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Anish Giri vs Levon Aronian
FIDE World Team Championship (2013), Antalya TUR, rd 8, Dec-04
Spanish Game: Closed Variations (C84)  ·  0-1

ANALYSIS [x]

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Kibitzer's Corner
Dec-04-13  zluria: I guess this is winning for Black because he can just play Kb3 and march his a pawn down the board.

This is a classic case of Aronian wizardry, pulling a win out of a very difficult position, a pawn down endgame. A bitter pill for Giri.

Dec-04-13  csmath: Giri plays into a4-antiMarshall which is what Aronian knows very well. Yet another example of Giri showing his preparation as with Kramnik and yet again he achieves nothing from the opening.

15. ...Nxb3?

[Black has better move 15. ...Bf5, 16. Bc4 Rad8, 17. Nb3 Rxd1, 18. Rxd1 Nxa4!, 19. Nxf7 Nxb2, 20. Nh6 with repetition.

Aronian is making mistake justifying Giri's approach.]

18. Na6 Nf5

[18. ...Ng6 leaving f5 square for bishop seems to be alternative.]

19. Nd6?

[Black has a problem with inactive bishop but Aronian does not see that he has a pawn on b4 that is in danger as well.]

21. Nc6

[Now white has clear advantage, for pawn on b4 is lost.]

27. c4?!

[creating a weakness on b3. 27. Rac1! was better.]

28. ...Nb7!
[going for pawn on b3.]

29. Kf1?!

[move by move Giri loses his advantage, there was no reason for this move as 29. h4 Re2?, 30. N3f4! creates possibility of taking Nxc7 due to knight fork on e6.]

Down a pawn Aronian does what he does the best - seeks countergame attacking white knights and b3 pawn.

35. Ndc3?!

[35. Nf4! looks risky but 35. ...Rd4, 36. f3 f5, 37. Ne2 and it is black that has to retreat. Unfortunately after the last imprecision white has no any advantage left and it would be prudent to think about draw here.]

37. Nxf7?

[White will also lose a pawn now. Giri is now on downslide.It was better to play:

37. Nxh7+ Kg8, 38. Ng5 Nxb3, 39. Re1 Bxc4, 40. Kg1 and due a threat of mate on e8 white can reorganize and the draw is likely.]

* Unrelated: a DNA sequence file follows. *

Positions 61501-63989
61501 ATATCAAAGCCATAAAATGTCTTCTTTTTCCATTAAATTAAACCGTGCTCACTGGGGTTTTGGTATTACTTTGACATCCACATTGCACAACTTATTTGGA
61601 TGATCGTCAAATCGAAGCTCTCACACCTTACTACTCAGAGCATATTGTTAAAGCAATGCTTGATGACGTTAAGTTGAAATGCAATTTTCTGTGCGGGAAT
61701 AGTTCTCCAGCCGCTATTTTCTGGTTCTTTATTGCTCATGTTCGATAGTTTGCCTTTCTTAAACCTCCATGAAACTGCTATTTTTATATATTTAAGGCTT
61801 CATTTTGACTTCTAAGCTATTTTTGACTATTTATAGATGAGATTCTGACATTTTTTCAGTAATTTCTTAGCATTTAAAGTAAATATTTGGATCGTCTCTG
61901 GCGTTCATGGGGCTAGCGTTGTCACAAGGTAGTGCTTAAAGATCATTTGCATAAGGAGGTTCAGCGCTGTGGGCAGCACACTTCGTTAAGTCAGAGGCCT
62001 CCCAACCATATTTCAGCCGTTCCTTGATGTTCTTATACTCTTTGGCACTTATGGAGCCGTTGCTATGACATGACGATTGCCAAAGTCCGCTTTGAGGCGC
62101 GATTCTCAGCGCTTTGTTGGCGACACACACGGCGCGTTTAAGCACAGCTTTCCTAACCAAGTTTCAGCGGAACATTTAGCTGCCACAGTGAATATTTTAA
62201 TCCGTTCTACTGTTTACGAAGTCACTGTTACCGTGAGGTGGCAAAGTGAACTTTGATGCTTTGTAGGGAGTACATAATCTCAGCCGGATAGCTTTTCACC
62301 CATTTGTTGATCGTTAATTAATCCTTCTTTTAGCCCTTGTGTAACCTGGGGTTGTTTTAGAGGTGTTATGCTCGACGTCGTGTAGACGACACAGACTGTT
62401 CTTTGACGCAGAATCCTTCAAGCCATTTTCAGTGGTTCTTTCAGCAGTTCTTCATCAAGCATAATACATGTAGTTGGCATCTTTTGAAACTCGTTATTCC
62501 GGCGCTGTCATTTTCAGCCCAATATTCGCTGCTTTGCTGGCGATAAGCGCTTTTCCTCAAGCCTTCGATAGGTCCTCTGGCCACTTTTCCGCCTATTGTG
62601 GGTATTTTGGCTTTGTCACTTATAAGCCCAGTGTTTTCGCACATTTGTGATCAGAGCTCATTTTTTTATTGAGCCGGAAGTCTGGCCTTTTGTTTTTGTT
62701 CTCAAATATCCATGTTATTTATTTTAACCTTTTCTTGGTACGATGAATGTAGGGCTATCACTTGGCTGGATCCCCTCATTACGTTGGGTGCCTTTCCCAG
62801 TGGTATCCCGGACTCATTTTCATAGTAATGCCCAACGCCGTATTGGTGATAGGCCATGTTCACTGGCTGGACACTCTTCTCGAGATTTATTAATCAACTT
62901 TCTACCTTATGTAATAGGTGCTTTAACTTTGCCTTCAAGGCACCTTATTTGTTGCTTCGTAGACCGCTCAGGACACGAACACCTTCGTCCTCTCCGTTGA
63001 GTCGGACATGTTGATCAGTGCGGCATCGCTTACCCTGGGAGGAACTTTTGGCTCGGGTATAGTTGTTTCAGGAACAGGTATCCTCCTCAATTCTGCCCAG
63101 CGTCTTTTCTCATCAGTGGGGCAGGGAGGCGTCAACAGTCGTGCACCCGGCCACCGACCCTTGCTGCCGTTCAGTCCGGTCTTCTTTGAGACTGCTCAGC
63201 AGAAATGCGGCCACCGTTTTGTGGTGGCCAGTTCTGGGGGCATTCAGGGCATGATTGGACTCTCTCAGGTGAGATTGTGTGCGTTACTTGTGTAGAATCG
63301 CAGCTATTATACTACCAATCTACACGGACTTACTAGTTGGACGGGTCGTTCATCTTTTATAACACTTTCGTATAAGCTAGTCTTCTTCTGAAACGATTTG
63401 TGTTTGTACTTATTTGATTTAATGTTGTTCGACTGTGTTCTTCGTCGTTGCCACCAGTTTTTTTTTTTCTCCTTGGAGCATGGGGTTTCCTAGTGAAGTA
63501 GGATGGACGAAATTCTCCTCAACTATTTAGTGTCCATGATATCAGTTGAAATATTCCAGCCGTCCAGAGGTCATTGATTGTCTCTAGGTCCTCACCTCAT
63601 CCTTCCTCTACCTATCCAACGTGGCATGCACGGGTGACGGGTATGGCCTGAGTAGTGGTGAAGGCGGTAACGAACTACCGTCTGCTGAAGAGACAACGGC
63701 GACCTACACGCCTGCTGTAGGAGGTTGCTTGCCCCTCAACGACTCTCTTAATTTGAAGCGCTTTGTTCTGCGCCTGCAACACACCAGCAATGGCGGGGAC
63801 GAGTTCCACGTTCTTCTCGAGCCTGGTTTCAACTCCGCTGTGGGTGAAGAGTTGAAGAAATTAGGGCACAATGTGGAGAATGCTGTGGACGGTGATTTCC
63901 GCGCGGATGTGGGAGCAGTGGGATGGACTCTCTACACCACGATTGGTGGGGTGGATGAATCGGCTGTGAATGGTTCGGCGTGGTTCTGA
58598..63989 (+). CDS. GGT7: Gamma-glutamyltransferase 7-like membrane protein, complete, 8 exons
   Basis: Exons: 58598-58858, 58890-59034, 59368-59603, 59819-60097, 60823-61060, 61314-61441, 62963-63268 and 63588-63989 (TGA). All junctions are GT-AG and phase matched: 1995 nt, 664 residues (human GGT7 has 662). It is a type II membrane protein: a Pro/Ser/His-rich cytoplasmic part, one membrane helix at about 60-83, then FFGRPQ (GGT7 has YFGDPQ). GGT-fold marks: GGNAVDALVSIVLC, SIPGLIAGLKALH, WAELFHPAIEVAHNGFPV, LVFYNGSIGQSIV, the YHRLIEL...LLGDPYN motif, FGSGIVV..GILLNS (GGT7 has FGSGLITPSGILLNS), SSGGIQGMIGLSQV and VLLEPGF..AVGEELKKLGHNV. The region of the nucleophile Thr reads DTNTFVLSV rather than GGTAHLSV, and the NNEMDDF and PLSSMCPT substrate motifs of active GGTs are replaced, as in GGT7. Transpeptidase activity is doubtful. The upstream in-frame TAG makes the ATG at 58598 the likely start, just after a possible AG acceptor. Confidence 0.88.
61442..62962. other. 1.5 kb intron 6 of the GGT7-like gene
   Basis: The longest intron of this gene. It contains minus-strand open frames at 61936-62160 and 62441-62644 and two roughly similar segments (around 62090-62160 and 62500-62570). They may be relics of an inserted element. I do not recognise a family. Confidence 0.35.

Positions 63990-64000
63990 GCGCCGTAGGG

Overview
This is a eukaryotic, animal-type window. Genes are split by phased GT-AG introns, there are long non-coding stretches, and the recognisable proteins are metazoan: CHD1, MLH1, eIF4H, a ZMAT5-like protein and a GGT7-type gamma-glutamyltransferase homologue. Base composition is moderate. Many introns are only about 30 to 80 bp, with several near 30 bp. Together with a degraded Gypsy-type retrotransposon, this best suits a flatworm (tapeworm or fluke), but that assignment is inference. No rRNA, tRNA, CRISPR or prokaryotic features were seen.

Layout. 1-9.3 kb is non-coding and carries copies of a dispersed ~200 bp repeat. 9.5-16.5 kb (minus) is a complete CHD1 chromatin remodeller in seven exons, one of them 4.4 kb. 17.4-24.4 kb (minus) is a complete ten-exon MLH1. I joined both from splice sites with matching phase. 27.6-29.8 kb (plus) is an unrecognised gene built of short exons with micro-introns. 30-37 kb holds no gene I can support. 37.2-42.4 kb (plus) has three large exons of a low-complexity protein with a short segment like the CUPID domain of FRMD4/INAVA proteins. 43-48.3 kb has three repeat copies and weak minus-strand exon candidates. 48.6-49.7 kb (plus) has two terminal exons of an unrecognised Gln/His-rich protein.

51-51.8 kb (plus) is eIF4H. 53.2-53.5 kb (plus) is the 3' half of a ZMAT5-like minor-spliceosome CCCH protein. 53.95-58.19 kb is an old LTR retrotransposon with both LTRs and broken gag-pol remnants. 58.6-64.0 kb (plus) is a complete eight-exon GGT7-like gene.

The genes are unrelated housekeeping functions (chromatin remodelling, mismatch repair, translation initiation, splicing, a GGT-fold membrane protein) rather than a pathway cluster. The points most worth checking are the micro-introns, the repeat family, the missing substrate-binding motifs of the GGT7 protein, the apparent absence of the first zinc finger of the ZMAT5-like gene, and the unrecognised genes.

42. Kf4?

[This move loses the game as black king and black pawn on a5 are faster and more dangerous than white counterpart.]

51. Nd4

[51. Ne1 Kb3, 52. c5 Rf5 is also completely hopeless.]

52. Nf5 Rf6!? [buying time? 52. ...Rd7 and 53. ...Kb3 is decisive.]

======

Giri played prepared opening but there is really no advantage. Yet he got the upper hand when Aronian made errors in 15th and 19th move. I am almost certain that had Carlsen had the advantage Giri got after 19 moves Aronian would have been fried. Fortunately for him Giri kept on misplaying the position until his advantage was gone and then proceeded to lose the game. Endgame was rather typical when one king is faster than the other.

This ought to hurt.

It is worth noting that Giri loses to Aronian 6 to 0 with only 3 draws. He has very similar result with Kramnik.

Even though he is rather young guy this mishaps have to mean a little more than he would like to believe.

Dec-04-13  chesssalamander: <csmath> Nice job annotating the game!
Dec-05-13  superstoned: Yeah, thanks csmath!
Dec-05-13  notyetagm: A Giri vs Aronian, 2013

<chesssalamander: <csmath> Nice job annotating the game!>

Yes, thanks. :-)

Dec-05-13  notyetagm: A Giri vs Aronian, 2013

A game decided by two White <WEAK PAWNS>, the White b3-pawn (38 ... ♘c5xb3) and the White a4-pawn (44 ... ♔b5xa4).

Dec-05-13  notyetagm: A Giri vs Aronian, 2013

Game Collection: WEAK PAWNS 38 ... Nc5xb3, 44 ... Kb4xa4 round up two weak White pawns

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Featured in the Following Game Collections[what is this?]
38 ... Nc5xb3, 44 ... Kb4xa4-+ round up two weak White pawns
from WEAK PAWNS by notyetagm
nice annotations
from Trendy Opening Lines Quite Handy !! part 2 by FLAWLESSWIN64
106
from Aronian's Games 4 Study by jakaiden


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